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Paying for the costs of children in eight northEuropean Countries: ambivalent trends

Kapitel i bok
Författare Ulla Björnberg
Publicerad i Children, changing families and welfare states
Sidor 90-110
ISBN 978184542523-4
Förlag Edgar Elgar
Förlagsort Northampton, Massachusets USA
Publiceringsår 2007
Publicerad vid Sociologiska institutionen
Sidor 90-110
Språk en
Ämnesord child care, parental leave, family policy
Ämneskategorier Sociologi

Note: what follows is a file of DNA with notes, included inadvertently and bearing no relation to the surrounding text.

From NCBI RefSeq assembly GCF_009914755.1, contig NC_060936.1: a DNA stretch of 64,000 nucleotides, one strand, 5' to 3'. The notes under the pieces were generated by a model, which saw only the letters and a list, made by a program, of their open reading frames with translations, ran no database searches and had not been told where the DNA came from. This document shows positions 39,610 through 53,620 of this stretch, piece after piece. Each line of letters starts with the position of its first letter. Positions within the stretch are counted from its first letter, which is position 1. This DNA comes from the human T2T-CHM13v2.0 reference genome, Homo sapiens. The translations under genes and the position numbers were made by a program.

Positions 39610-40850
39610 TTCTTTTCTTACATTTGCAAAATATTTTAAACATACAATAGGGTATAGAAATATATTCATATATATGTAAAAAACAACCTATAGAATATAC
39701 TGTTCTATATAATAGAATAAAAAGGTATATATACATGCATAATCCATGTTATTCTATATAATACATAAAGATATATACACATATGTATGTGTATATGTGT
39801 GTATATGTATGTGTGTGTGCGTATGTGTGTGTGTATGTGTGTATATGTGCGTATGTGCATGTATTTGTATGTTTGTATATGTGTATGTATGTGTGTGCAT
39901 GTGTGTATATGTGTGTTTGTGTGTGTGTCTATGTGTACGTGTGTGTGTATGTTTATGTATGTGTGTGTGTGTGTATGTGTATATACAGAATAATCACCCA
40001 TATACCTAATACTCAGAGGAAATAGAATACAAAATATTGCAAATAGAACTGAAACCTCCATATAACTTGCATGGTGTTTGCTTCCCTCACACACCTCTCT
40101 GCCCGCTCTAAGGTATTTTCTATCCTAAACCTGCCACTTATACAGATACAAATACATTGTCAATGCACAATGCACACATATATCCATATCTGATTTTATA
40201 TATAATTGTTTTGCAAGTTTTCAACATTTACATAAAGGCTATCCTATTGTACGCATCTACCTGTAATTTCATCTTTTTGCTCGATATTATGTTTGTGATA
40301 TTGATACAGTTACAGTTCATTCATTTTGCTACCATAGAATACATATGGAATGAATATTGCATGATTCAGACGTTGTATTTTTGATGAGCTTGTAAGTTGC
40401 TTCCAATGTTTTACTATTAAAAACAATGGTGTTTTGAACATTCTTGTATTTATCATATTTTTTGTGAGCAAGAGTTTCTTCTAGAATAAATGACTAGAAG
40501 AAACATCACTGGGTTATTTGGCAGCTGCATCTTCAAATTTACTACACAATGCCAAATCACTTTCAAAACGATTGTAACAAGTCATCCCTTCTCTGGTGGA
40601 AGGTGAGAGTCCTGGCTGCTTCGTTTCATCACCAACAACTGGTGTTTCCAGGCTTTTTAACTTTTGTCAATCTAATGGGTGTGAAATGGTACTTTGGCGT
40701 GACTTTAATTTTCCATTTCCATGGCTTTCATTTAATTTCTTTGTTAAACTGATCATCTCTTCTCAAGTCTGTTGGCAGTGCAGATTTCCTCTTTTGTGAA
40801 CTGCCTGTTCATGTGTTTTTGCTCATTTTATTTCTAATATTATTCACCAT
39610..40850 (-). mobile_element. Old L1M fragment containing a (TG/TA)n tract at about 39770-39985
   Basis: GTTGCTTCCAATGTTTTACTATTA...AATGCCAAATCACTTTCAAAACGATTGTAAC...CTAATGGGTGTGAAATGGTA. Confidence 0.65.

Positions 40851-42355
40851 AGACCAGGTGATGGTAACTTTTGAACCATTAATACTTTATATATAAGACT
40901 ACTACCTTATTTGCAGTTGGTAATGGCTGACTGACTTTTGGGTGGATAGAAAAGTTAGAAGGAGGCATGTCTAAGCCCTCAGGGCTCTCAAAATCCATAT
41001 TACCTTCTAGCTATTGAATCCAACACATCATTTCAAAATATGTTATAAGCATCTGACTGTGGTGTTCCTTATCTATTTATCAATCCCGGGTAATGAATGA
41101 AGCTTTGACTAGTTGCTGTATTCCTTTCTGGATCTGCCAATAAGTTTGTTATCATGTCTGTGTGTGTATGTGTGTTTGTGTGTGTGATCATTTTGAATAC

The studied countries at a general level seem to pursue similar goals in that the adult worker family model form an active element in contemporary family policies. In particular there is an agenda where women are identified as working mothers and lone mothers as working lone mothers. This is highlighted by that substantial economic support are geared towards mothers who have qualified on the labour market, underlining that work is to be encouraged among all mothers. Fathers’ caring responsibilities are also recognized in all countries, at least in allowing rights to leave from work to take care of children. This plus changes in the family law, emphasising joint custody and visiting rights of non-resident parents (plus maintenance obligations)- all speak for increased state support and governance enabling children to receive care from both parents. The Nordic countries, although with ambivalent approaches, keep a high profile in pursuing measures for equality between women and men in family life and in work. The Nordic countries also follow a welfare tradition of equalizing living conditions for children at least in keeping children out of economic deprivation. Child care policies have a high priority although costs for parents and quality for children have been questioned. In the other countries there are clear national ambivalences however in the measures applied to achieve equal opportunities for mothers and fathers. Since in general mothers have more attractive conditions for paid parental leave these policies underline the basic assumption that mothers are main carers. Despite different policies this outcome also appear in the Nordic countries. Child care policies are important measures for the economic wellbeing and the quality of life of children. Measures are applied to reduce economic deprivation and enhance early education and care among children, but the tendency is clear that there is a polarization among social classes in terms of child care provision. Needs testing is far more applied in Germany, UK and the Netherlands – a kind of path dependency following the general welfare regimes in these countries. In all countries involvement in paid work, i.e. commodification is highly stressed. The incentives for full commodification of women are however not equal due to expensive child care and poor job opportunities. The study as a whole brings concerns regarding inequality among children and women in the development of the overarching march towards the all in paid work model.

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